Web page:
There’s no straight straitjacket in Vim, but there’s no comprehensive class hierarchy management either. I do essentially work in an IDE-like environment when developing on my BSD Unix laptop, but it’s not really an IDE as you’d probably recognize it: Unix is my IDE, as I run a group of basic tools all in the same workspace, each in its own terminal emulator window.

Before anyone points it out, as though it disproves something I said, I know you can get a Vim knock-off installed as your default editor for Visual Studio. It’s not quite the same, though — just as using gVim on MS Windows isn’t quite the same as using console-based Vim in a terminal emulator on FreeBSD or Debian GNU/Linux. It really is a poorer experience, to some degree, and that relative paucity of productivity enhancement is magnified when a vi variant is shoehorned into a straight straitjacket IDE like Visual Studio. I’m sure it improves development productivity for many C# developers, but moving from pure Vim to VS with a vi-like editor plug-in would be a definite step down in productivity for a serious Ruby developer.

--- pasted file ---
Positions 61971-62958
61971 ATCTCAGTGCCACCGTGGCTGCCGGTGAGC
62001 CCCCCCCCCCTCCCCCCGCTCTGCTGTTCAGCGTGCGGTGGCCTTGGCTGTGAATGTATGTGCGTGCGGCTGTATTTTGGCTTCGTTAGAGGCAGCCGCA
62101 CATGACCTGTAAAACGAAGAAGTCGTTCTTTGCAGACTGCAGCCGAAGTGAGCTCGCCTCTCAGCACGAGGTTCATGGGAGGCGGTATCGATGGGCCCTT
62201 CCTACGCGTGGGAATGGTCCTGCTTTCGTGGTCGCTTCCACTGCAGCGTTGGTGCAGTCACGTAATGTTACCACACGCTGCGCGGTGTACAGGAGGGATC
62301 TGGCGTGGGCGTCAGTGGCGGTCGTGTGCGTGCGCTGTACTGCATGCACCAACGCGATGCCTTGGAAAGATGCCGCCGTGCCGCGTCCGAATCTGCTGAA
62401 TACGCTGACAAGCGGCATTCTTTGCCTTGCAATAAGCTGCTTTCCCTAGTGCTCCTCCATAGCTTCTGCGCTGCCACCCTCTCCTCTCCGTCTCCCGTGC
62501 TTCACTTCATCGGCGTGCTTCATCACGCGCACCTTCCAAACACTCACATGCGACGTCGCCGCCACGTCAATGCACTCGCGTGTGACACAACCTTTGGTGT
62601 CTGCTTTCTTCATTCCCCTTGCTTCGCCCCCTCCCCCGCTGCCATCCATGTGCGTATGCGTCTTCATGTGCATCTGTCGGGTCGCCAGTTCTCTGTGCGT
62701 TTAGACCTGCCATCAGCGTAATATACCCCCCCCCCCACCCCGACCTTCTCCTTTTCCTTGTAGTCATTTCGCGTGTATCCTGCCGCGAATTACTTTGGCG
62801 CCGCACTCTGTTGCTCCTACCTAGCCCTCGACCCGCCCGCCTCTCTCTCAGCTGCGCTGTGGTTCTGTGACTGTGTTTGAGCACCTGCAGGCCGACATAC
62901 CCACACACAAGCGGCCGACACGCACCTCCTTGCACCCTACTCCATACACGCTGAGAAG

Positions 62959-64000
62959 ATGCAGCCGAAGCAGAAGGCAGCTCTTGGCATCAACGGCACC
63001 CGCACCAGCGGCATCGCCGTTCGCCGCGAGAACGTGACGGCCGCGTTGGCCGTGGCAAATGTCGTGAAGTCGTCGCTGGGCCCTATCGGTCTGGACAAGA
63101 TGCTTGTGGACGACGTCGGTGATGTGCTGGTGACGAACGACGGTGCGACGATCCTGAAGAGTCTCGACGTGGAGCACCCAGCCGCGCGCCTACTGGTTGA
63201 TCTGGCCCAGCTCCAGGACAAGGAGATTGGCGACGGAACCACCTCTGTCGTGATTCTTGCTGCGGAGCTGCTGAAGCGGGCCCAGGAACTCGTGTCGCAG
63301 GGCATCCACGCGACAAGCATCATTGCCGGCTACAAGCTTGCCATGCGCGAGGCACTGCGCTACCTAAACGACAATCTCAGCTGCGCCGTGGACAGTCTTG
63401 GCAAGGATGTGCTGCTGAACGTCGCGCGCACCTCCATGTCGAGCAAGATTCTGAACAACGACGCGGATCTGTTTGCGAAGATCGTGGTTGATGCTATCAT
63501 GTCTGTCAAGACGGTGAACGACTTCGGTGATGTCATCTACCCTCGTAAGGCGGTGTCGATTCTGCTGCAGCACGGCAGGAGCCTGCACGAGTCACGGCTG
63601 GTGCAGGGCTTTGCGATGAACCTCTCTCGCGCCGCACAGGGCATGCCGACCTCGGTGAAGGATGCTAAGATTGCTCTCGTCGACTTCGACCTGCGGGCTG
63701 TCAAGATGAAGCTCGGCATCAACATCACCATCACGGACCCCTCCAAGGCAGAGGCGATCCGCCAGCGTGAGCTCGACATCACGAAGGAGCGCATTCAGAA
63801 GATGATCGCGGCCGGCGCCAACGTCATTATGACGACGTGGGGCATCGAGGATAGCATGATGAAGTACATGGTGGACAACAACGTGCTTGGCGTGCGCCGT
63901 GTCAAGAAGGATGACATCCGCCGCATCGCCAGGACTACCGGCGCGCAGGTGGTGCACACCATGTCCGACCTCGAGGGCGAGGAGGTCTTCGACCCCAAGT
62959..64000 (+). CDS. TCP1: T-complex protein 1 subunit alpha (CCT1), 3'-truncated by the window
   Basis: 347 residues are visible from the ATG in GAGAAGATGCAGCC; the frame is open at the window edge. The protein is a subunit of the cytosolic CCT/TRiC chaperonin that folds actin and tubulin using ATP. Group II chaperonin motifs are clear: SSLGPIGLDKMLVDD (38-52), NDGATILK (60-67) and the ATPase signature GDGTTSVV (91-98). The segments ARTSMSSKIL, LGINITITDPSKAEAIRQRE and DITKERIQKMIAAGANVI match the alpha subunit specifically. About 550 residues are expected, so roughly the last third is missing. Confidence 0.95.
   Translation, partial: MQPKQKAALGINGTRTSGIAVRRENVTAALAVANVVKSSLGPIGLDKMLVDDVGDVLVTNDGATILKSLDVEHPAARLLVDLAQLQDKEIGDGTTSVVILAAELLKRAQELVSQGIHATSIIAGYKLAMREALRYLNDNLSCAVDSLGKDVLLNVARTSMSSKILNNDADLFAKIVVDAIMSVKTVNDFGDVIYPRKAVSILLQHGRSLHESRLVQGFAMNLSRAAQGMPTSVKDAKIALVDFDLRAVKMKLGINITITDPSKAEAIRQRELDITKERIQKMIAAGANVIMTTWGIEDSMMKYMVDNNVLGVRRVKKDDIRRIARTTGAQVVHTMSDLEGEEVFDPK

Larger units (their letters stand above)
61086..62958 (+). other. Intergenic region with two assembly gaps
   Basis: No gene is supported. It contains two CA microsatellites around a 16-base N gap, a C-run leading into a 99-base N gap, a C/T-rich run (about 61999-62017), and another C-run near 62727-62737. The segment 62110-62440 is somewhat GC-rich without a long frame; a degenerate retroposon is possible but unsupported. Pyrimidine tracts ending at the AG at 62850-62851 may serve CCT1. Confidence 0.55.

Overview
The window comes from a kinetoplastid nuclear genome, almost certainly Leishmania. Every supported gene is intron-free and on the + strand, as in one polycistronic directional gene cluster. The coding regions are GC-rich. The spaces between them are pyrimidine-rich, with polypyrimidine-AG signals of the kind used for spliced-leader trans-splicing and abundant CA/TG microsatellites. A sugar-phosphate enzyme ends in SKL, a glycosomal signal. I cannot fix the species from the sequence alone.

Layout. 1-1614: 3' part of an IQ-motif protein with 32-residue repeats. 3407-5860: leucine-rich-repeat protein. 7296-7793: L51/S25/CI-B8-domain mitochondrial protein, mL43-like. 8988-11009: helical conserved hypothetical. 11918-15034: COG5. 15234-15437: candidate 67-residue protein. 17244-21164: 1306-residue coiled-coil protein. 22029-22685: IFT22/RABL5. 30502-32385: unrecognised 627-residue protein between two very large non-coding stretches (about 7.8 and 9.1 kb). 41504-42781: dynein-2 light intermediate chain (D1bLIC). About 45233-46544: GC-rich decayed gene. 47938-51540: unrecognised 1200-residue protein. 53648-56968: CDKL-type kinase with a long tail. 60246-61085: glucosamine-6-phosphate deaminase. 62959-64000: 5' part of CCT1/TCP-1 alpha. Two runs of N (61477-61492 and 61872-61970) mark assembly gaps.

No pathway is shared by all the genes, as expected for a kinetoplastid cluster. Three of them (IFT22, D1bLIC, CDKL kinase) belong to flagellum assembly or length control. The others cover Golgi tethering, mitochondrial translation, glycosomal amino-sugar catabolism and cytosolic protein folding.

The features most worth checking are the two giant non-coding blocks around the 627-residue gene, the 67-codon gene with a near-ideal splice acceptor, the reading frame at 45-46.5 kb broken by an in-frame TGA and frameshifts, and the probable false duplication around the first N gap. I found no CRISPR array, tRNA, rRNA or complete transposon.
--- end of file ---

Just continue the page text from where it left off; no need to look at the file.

So . . . if you think MS Windows is a better development environment than something like FreeBSD or Debian, just because it has Visual Studio and Unix-like systems don’t have it, that must be because you think all development must be like C# and VB development. In fact, it’s probably true that most development isn’t like C# and VB development that way.

Expand your horizons a little. Learn to use Vim or Emacs, then spend a year doing serious development in something like Ruby instead of C# or Java, and do it in a Unix-like user environment. When you’re done, compare that experience with the idea of doing Ruby development in Visual Studio on MS Windows (or, worse yet, in Notepad), and you may find yourself shuddering in disgust at the thought. You may even not want to go back to C#.

In any case, judging the development environment of Unix-like systems by giving a Unix-like system a cursory glance and thinking about how (un)fun it would be to develop C# in a text editor like Kate is not going to give you anything like an accurate view of the actual Unix development experience.

All original content Copyright Chad Perrin: Distributed under the terms of the Open Works License